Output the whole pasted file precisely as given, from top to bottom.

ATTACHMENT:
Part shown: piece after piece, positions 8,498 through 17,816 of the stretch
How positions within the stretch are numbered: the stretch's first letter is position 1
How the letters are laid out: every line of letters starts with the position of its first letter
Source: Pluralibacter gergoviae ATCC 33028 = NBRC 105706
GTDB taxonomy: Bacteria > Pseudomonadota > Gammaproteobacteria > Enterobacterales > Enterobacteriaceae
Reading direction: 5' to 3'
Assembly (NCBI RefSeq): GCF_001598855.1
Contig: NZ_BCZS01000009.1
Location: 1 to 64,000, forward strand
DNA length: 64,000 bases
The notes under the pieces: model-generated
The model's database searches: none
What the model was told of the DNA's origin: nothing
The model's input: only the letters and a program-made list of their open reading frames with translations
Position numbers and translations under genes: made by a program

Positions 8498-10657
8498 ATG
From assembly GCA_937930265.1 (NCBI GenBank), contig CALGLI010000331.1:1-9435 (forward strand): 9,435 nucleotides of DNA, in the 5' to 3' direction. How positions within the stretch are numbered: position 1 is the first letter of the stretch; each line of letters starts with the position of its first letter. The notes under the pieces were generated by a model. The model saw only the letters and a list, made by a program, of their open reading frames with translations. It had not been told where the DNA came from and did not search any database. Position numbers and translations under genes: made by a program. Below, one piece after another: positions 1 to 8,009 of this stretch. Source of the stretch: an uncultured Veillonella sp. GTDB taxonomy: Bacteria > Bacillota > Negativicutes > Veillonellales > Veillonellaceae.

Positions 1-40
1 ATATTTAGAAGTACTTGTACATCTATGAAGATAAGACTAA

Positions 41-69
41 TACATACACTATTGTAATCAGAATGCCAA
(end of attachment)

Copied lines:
Part shown: piece after piece, positions 8,498 through 17,816 of the stretch
How positions within the stretch are numbered: the stretch's first letter is position 1
How the letters are laid out: every line of letters starts with the position of its first letter
Source: Pluralibacter gergoviae ATCC 33028 = NBRC 105706
GTDB taxonomy: Bacteria > Pseudomonadota > Gammaproteobacteria > Enterobacterales > Enterobacteriaceae
Reading direction: 5' to 3'
Assembly (NCBI RefSeq): GCF_001598855.1
Contig: NZ_BCZS01000009.1
Location: 1 to 64,000, forward strand
DNA length: 64,000 bases
The notes under the pieces: model-generated
The model's database searches: none
What the model was told of the DNA's origin: nothing
The model's input: only the letters and a program-made list of their open reading frames with translations
Position numbers and translations under genes: made by a program

Positions 8498-10657
8498 ATG
From assembly GCA_937930265.1 (NCBI GenBank), contig CALGLI010000331.1:1-9435 (forward strand): 9,435 nucleotides of DNA, in the 5' to 3' direction. How positions within the stretch are numbered: position 1 is the first letter of the stretch; each line of letters starts with the position of its first letter. The notes under the pieces were generated by a model. The model saw only the letters and a list, made by a program, of their open reading frames with translations. It had not been told where the DNA came from and did not search any database. Position numbers and translations under genes: made by a program. Below, one piece after another: positions 1 to 8,009 of this stretch. Source of the stretch: an uncultured Veillonella sp. GTDB taxonomy: Bacteria > Bacillota > Negativicutes > Veillonellales > Veillonellaceae.

Positions 1-40
1 ATATTTAGAAGTACTTGTACATCTATGAAGATAAGACTAA

Positions 41-69
41 TACATACACTATTGTAATCAGAATGCCAA